New York/Nairobi, 26 March 2010 - The United Nations will observe 'Earth Hour' this Saturday at its Headquarters in New York and in other offices around the world to show its continuing commitment to action on climate change.
Earth Hour, promoted by WWF, the global conservation organization, asks people and institutions to turn off their lights for one hour on Saturday night between 8:30 to 9:30 p.m. local time.
United Nations Secretary-General Ban Ki-moon has called Earth Hour "both a warning and a beacon of hope".
"By switching off non-essential lights for an hour, people will join a symbolic display that can inspire the change we so urgently need," he said.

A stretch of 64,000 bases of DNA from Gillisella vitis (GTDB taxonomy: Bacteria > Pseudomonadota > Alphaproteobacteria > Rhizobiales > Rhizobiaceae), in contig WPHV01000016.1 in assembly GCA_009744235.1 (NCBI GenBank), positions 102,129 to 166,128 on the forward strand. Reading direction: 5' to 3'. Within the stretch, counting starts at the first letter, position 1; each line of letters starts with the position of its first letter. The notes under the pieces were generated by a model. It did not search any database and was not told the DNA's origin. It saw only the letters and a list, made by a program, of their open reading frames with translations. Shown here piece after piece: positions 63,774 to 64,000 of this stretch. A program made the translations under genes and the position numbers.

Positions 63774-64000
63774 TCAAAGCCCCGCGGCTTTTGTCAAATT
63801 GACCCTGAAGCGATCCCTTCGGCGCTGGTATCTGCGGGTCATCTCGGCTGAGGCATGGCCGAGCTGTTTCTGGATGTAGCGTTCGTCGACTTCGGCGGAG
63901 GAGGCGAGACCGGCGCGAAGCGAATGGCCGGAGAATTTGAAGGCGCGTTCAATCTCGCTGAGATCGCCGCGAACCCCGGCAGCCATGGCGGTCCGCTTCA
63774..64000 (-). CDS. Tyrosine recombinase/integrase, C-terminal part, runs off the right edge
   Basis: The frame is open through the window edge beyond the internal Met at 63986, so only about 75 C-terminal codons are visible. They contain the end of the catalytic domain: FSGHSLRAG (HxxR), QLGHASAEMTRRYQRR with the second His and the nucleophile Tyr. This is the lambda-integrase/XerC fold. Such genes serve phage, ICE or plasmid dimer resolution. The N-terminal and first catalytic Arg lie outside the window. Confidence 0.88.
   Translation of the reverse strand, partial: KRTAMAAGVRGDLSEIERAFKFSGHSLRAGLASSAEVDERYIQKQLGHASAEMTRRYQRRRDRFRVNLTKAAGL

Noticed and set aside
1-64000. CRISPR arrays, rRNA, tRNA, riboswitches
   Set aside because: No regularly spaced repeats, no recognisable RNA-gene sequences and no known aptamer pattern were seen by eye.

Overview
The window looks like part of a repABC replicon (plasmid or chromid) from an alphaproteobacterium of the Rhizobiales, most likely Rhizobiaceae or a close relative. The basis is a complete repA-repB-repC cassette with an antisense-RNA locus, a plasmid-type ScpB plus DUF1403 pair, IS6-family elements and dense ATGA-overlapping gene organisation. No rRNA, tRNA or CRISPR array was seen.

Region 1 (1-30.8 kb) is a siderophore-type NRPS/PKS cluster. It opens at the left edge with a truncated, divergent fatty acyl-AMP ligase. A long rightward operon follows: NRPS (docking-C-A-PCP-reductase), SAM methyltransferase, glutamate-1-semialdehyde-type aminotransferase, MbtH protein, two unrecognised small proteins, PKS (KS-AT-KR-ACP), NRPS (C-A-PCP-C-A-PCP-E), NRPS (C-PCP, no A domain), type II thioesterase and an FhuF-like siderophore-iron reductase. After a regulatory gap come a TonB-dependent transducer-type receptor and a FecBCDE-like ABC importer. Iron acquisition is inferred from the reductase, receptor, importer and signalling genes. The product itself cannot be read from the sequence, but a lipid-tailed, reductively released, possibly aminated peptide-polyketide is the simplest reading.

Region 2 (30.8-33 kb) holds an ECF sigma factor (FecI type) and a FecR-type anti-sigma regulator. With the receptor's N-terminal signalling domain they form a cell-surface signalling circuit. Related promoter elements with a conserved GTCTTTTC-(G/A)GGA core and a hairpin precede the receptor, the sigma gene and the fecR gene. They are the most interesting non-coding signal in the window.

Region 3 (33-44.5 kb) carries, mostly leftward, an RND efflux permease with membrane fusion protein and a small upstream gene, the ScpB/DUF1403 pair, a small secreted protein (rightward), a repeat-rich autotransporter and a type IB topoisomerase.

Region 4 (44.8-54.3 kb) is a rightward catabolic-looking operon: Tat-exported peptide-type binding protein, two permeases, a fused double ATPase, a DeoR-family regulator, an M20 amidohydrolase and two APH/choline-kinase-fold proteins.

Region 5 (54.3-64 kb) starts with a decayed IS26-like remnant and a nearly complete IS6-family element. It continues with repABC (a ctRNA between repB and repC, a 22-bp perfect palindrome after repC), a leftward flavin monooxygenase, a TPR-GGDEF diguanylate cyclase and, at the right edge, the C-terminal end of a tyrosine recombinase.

"As we watch the lights go out from continent to continent, let us reflect on the fragility and importance of our natural heritage and pledge to protect it for a sustainable future for all."
The message of Earth Hour is simple, he said, adding that climate change is a concern for each of us.
"Solutions are within our grasp and are ready to be implemented by individuals, communities, businesses and governments around the globe."
Earth Hour organizers say that in 2009, hundreds of millions of people in 4,088 cities, towns and municipalities across 88 countries participated and hope that the event will reach more than one billion people around the globe, in more than 6,000 cities, this year.
In Nairobi, the United Nations compound will participate by turning off lights, including along the main flag posts footpath and in all office blocks. Elsewhere in Nairobi, Earth Hour will be marked by switching off the lights at the Kenyatta International Conference Centre's main tower.
This will be accompanied with a live performance by Kenya's afro-jazz maestro Achieng' Abura as she launches her environmental album, "Time for change".